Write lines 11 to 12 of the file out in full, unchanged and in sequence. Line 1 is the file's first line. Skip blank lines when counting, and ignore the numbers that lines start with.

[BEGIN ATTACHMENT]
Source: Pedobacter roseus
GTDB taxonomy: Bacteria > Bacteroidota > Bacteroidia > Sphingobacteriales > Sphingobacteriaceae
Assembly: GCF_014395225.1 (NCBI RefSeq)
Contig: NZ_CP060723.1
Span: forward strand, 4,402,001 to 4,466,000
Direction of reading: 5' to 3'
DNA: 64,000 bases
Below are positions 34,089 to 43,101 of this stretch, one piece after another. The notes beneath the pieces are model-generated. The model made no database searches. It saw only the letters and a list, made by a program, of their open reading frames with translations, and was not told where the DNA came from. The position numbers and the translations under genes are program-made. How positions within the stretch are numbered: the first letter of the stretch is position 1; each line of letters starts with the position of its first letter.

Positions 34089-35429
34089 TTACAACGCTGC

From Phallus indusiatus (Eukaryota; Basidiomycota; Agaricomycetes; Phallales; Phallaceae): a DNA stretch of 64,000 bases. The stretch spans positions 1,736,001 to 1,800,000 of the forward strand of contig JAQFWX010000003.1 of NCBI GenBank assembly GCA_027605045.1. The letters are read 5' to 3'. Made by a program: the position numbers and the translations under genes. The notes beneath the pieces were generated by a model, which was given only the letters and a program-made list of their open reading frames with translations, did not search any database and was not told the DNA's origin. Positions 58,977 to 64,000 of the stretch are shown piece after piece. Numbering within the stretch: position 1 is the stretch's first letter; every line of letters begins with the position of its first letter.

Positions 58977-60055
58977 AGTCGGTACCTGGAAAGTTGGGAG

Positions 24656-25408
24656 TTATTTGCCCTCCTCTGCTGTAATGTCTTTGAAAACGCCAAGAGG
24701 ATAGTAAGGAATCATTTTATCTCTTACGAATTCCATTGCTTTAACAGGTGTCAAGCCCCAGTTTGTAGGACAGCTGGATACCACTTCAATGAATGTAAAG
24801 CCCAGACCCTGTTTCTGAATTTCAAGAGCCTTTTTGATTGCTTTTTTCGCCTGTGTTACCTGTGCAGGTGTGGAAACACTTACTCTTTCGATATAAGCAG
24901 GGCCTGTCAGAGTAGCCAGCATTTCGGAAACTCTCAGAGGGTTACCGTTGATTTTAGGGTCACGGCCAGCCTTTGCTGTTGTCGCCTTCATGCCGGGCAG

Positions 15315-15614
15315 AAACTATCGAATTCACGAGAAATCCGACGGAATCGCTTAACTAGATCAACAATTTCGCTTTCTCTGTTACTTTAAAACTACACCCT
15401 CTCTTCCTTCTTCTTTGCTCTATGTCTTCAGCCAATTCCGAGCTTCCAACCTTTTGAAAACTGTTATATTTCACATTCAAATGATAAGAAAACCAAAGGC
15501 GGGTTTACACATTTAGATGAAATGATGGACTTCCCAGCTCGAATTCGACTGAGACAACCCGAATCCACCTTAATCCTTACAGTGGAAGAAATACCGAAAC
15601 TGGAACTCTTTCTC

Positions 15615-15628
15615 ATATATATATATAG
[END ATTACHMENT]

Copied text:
From Phallus indusiatus (Eukaryota; Basidiomycota; Agaricomycetes; Phallales; Phallaceae): a DNA stretch of 64,000 bases. The stretch spans positions 1,736,001 to 1,800,000 of the forward strand of contig JAQFWX010000003.1 of NCBI GenBank assembly GCA_027605045.1. The letters are read 5' to 3'. Made by a program: the position numbers and the translations under genes. The notes beneath the pieces were generated by a model, which was given only the letters and a program-made list of their open reading frames with translations, did not search any database and was not told the DNA's origin. Positions 58,977 to 64,000 of the stretch are shown piece after piece. Numbering within the stretch: position 1 is the stretch's first letter; every line of letters begins with the position of its first letter.

Positions 58977-60055